Disciple Development Coaching
by Mark Tidsworth and Ircel Harrison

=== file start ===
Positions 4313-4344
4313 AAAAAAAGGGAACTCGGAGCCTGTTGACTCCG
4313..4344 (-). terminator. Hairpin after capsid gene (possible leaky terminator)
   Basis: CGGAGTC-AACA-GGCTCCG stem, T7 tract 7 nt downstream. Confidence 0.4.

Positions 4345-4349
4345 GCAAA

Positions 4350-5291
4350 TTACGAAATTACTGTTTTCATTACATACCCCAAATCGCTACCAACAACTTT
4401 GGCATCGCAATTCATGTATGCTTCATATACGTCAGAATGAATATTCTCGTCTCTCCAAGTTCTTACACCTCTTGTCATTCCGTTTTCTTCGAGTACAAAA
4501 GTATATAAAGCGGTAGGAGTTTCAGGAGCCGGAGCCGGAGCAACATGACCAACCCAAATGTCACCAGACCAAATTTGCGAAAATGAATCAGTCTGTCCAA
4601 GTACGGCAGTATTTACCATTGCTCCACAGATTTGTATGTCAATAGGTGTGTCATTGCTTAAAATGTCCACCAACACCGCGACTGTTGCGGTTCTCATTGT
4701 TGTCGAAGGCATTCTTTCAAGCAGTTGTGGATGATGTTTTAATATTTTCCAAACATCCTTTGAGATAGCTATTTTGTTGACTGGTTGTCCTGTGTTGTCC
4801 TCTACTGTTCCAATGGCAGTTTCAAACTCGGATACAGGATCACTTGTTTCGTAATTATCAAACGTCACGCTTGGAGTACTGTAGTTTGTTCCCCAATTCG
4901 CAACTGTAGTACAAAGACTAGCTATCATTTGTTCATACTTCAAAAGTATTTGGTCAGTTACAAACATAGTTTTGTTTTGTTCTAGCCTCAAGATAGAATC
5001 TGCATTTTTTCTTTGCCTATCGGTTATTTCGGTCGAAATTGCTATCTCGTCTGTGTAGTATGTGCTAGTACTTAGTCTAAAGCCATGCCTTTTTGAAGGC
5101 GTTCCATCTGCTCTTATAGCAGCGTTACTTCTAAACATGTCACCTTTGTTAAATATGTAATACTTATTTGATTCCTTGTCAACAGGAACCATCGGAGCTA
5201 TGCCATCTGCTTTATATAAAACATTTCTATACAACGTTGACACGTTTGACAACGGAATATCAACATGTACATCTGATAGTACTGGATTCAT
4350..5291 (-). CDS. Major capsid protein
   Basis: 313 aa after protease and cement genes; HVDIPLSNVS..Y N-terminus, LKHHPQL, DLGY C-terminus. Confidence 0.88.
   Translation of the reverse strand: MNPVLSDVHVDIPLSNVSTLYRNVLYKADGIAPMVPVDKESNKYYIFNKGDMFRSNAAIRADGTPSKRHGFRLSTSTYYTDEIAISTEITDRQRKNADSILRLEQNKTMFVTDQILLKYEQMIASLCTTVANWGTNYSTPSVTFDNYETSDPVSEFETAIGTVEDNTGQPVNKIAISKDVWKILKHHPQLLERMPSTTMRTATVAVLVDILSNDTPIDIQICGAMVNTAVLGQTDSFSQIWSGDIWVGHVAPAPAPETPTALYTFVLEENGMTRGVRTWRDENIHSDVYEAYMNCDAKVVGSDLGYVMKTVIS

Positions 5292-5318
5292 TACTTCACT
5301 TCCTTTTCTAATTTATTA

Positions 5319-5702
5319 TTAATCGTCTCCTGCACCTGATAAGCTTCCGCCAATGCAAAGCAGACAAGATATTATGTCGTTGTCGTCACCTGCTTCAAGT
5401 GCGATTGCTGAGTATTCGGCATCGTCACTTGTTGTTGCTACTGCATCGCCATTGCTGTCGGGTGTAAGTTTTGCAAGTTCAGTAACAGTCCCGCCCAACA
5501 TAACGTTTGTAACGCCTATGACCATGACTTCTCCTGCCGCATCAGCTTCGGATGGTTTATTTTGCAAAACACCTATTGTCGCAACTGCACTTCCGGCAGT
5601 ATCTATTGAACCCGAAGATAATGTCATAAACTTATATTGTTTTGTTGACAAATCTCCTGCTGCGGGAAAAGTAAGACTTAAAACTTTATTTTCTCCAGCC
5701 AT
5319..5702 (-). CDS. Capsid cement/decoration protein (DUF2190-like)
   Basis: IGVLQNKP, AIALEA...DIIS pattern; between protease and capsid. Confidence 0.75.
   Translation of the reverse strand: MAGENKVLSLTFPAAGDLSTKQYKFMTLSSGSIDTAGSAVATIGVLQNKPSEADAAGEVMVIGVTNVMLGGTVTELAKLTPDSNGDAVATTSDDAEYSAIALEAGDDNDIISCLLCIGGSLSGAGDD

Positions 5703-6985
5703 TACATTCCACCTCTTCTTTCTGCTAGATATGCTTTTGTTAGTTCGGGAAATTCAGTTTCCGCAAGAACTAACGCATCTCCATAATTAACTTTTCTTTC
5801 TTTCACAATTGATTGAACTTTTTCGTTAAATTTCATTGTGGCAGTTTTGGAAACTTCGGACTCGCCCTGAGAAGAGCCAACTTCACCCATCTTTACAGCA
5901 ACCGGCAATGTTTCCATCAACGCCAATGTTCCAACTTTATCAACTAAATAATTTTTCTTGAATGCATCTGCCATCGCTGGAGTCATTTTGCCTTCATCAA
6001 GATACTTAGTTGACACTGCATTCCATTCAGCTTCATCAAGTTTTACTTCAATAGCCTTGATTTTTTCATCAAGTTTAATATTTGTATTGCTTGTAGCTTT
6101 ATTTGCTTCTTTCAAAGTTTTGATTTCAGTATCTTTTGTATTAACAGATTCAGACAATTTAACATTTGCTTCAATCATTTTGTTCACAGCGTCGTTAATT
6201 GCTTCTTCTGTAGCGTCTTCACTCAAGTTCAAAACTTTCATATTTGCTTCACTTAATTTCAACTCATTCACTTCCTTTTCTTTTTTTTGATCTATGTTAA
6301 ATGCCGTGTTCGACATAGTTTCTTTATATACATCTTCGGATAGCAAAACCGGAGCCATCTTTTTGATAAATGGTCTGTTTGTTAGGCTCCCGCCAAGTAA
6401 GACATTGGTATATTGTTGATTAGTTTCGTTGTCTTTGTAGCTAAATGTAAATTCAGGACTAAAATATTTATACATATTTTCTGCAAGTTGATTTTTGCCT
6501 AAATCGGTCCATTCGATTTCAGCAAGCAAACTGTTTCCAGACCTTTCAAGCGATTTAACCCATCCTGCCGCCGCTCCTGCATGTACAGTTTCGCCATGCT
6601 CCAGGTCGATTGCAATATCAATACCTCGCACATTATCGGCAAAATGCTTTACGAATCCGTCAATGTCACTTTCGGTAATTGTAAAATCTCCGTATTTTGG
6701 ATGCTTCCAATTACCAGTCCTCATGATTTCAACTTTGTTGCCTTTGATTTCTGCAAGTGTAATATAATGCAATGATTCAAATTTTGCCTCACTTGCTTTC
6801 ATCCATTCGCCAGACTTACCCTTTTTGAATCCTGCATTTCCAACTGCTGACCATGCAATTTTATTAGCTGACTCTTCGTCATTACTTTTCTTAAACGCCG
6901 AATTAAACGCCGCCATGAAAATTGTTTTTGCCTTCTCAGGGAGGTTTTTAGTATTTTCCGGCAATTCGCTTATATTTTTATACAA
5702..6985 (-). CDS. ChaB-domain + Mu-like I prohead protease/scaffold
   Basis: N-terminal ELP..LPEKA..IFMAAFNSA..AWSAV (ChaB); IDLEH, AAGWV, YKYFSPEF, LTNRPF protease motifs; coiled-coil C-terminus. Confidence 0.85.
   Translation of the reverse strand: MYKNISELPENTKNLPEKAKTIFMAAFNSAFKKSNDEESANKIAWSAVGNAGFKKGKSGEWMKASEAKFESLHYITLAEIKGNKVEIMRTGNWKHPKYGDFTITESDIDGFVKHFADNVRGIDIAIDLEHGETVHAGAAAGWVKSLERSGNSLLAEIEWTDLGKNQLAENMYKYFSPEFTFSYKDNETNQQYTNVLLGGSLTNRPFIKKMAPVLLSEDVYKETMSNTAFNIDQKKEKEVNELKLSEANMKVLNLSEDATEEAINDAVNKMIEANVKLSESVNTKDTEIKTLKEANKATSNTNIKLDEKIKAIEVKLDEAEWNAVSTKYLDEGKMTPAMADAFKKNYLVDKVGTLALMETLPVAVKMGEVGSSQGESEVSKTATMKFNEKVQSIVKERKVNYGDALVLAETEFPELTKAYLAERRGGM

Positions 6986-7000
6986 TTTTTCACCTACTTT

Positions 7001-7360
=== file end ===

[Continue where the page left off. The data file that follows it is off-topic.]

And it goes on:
If you are looking for a “program in a box/book” to transform your Christian education and discipleship programs at the congregational level, you will need to rethink your presuppositions as you read and work through the ideas in this pivotal work. A twentieth-century mentality will not carry you very far into the movement contemplated by Tidsworth and Harrison. This is an urgent call for the church to realign with the nature of the twenty-first-century world of which we are a part. If for no other reason, this book is a significant read. The authors support their discussion with clear biblical and spiritual insights. The chapters also provide some good contemporary background from others who are writing and thinking about church development. Reading this book will help bring the reader up to date on leadership, church culture, change, and the general state of God’s church in the twenty-first century. All around us we hear moaning about how the church has lost its place in the world. Disciple Development Coaching is a highly relational movement that has the potential to empower all Christians to find their places in the world. It also locates the responsibility for the church’s mission in the hands, hearts, and minds of all disciples. The chapters are set forth in a highly linear and logical manner as the authors explain thoroughly their proposal. It is a “working read.” The reader must place herself in the text and move through exercises in the context of a training manual. Yet, this is not a method or program. The entire foundation is relational, almost natural. One wonders why we didn’t figure this out a long time ago. The relationship between the coach and the disciple is a movement through conversation with a major emphasis on listening and empowering the disciple to develop competencies already available in his frame of Christian reference. The coach and the disciple ask, listen, explore, design, commit, and support in a shared experience that has a natural move back and forth. There is no beginning or end; it is a relational process that is part of an intentional long-term way of life.